By Roque J. Galo
TEGUCIGALPA, Honduras (Inzuna) – This Central American nation could be on the verge of a “national emergency” as forest fires rage across different areas of the country, according to Roberto Herrera, Honduras’ National Commissioner for Human Rights.
According to data by Honduras’ National Institute of Conservation and Forest Development (ICF by its acronym in Spanish), 447,000 hectares (1,104,561 acres) of forests have been burned down in the Central American nation during the last eight years. According to the Ministry for Natural Resources and Environment (SERNA), 280 forest fires have raged around the country as of April of this year across 24,047 hectares (59,421 acres) in the departments of Gracias a Dios, Francisco Morazán, El Paraíso, Valle and Choluteca.
And the degradation is not only hurting the environment. Citizens and the economic development of the country are also victims of the fires.
“These fires and the over-exploitation of our natural resources cause damage in our different watershed and basins,” Commissioner Herrera told Inzuna. “This produces water shortages in towns, cities and economic development areas.”
To plan a national strategy against these fires, the Honduran government inaugurated February 26 the National Commission of Forest Protection (Conaprofor), composed of members of the Armed Forces, the National Forest Conservation Institute, the National Fire Department and the National Commission of Contingencies.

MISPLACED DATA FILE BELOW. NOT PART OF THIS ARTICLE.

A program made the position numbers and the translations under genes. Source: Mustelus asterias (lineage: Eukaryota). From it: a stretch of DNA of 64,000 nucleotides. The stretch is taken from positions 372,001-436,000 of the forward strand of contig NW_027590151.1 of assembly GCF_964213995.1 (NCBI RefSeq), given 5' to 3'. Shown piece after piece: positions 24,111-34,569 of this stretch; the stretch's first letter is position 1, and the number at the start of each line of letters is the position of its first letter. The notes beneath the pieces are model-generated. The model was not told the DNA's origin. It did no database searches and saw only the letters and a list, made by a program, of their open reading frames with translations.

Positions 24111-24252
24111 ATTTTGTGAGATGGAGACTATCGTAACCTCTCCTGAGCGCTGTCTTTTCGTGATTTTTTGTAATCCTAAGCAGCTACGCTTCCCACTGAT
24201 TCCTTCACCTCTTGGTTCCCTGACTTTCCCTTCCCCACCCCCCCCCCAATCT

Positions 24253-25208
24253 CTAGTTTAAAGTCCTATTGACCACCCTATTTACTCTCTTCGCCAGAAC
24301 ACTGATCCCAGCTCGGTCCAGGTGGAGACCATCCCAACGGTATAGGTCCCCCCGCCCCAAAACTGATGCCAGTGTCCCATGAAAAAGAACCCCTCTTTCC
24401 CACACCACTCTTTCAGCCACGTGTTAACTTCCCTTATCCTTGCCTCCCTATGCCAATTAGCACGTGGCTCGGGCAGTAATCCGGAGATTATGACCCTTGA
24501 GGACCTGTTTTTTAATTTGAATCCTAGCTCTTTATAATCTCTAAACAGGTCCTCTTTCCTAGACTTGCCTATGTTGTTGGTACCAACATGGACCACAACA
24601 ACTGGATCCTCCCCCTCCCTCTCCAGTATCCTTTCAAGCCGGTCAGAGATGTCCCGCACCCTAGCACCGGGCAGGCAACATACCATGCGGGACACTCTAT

But the fires have continued to burn throughout Honduras.
On April 23, a fire on the hills surrounding the Honduran capital forced the closing of Tegucigalpa’s Toncontins airport. That day, seven different hills throughout the city were on fire, according to local media. No explanation as of what caused the fires has been given by authorities.
“Collaboration from the public is needed to find out what or who caused these fires,” said José Antonio Galdámez, head of SERNA.
His agency has established a phone number, 116, where citizens can report anonymously any fire, he added.
“So far, we have had half the amount of fires that we had at the same time in 2013,” Galdámez told local media. “We will keep working.”
“We need to work together to put the brakes [on the wild fires],” Commissioner Herrera said. “Our duty is leave an adequate environment for future generations to live with dignity.”
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